The loop electrosurgical excision procedure (LEEP) is used to remove the abnormal area of cells on the surface of the cervix. The presence of abnormal cells does not mean you have cancer, but the treatment of the abnormal area is important to prevent the cells from developing into cervical cancer.
A speculum is inserted into the vagina to view the cervix. A vinegar solution is then applied to the cervix to make the abnormal cells visible. Your physician then places a colposcope (a small binocular microscope) near the opening of the vagina. The colposcope, which remains outside of the vagina, provides a magnified view of the cervix.
The cervix is then numbed with local anesthesia. A fine wire loop that is attached to a high-frequency electrical generator is inserted through the speculum and up to the cervix. This loop allows very precise removal of abnormal tissue from your cervix. Because the procedure is so exact, and the loop very thin, there is very little damage to the tissue surrounding the area that needs to be removed. The electric current allows for the blood vessels surrounding the area to be sealed so there is very little bleeding. You may experience a dull ache or cramp during the procedure. Finally, a medicated paste may be applied to the area to prevent bleeding.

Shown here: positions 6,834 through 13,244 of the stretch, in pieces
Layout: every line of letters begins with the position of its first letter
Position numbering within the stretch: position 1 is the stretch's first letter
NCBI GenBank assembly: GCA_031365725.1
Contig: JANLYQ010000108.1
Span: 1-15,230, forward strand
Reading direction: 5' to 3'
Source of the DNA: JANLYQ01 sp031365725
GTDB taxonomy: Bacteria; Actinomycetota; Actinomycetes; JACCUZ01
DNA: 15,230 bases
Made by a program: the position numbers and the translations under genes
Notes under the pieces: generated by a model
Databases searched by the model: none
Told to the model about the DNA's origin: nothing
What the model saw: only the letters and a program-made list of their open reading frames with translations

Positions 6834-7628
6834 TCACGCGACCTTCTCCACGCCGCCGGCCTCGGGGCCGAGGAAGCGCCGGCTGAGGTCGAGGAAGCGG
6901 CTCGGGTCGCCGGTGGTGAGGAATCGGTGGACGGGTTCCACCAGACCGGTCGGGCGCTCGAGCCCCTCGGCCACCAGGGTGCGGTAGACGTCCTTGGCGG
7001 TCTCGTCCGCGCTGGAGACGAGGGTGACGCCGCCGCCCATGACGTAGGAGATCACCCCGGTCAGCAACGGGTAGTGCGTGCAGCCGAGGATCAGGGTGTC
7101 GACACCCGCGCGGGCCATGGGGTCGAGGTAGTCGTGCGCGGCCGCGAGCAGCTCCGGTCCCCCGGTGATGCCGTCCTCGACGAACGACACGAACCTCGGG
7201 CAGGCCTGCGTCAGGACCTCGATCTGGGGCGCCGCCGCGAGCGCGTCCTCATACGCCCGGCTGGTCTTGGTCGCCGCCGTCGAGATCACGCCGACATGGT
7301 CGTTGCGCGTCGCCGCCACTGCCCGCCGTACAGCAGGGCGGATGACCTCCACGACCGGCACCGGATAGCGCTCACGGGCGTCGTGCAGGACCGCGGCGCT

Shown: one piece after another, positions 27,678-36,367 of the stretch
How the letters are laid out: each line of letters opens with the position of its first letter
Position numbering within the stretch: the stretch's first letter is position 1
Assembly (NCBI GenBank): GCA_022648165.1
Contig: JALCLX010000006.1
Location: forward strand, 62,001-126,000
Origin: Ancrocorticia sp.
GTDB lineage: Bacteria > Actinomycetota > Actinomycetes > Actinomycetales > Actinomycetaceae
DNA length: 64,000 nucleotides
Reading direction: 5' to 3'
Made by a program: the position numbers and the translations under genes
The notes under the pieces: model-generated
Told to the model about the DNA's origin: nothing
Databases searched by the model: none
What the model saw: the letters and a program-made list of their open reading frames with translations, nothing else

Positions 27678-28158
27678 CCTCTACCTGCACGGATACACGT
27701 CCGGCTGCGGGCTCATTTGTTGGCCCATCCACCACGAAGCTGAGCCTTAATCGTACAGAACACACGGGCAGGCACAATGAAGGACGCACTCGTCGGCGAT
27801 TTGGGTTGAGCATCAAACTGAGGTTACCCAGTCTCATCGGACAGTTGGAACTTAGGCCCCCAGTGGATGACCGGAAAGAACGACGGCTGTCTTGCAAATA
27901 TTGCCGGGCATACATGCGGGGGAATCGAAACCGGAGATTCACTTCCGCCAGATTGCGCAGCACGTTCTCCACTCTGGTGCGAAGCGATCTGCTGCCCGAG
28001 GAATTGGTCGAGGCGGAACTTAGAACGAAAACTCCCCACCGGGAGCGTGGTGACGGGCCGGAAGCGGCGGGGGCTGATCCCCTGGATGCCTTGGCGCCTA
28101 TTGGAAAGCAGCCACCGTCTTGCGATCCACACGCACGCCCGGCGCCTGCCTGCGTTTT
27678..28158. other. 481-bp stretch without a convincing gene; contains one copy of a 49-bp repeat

After the procedure, there may be bleeding (lighter than a period), mild cramping, and possibly a brownish discharge from the medication used to prevent excess bleeding. The cervix takes several weeks to heal so tampons, douches, and sexual intercourse should be avoided. Also, heavy lifting and exercise should not be done for a few days after the procedure.
This technique allows your physician to send the excised tissue to the lab for further evaluation, ensuring that the lesion was completely removed, as well as allowing for a more accurate assessment of the abnormal area.